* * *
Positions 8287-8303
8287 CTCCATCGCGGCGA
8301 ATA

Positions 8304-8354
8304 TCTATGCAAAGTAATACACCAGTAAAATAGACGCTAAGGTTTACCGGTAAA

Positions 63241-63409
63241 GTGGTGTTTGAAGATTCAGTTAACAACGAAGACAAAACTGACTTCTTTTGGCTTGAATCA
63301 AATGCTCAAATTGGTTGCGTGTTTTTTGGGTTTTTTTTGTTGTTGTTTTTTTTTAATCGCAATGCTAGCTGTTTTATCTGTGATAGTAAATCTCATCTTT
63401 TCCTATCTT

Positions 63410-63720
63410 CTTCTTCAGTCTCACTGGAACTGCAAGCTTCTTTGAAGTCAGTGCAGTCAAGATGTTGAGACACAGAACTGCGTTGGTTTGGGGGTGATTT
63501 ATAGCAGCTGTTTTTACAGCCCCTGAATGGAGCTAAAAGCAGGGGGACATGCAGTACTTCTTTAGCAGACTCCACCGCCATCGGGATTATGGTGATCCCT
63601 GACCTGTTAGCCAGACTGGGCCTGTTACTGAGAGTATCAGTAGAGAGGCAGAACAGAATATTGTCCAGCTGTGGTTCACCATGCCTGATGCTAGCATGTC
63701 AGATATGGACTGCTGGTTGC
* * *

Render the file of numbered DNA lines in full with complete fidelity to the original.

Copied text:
Positions 8287-8303
8287 CTCCATCGCGGCGA
8301 ATA

Positions 8304-8354
8304 TCTATGCAAAGTAATACACCAGTAAAATAGACGCTAAGGTTTACCGGTAAA

Positions 63241-63409
63241 GTGGTGTTTGAAGATTCAGTTAACAACGAAGACAAAACTGACTTCTTTTGGCTTGAATCA
63301 AATGCTCAAATTGGTTGCGTGTTTTTTGGGTTTTTTTTGTTGTTGTTTTTTTTTAATCGCAATGCTAGCTGTTTTATCTGTGATAGTAAATCTCATCTTT
63401 TCCTATCTT

Positions 63410-63720
63410 CTTCTTCAGTCTCACTGGAACTGCAAGCTTCTTTGAAGTCAGTGCAGTCAAGATGTTGAGACACAGAACTGCGTTGGTTTGGGGGTGATTT
63501 ATAGCAGCTGTTTTTACAGCCCCTGAATGGAGCTAAAAGCAGGGGGACATGCAGTACTTCTTTAGCAGACTCCACCGCCATCGGGATTATGGTGATCCCT
63601 GACCTGTTAGCCAGACTGGGCCTGTTACTGAGAGTATCAGTAGAGAGGCAGAACAGAATATTGTCCAGCTGTGGTTCACCATGCCTGATGCTAGCATGTC
63701 AGATATGGACTGCTGGTTGC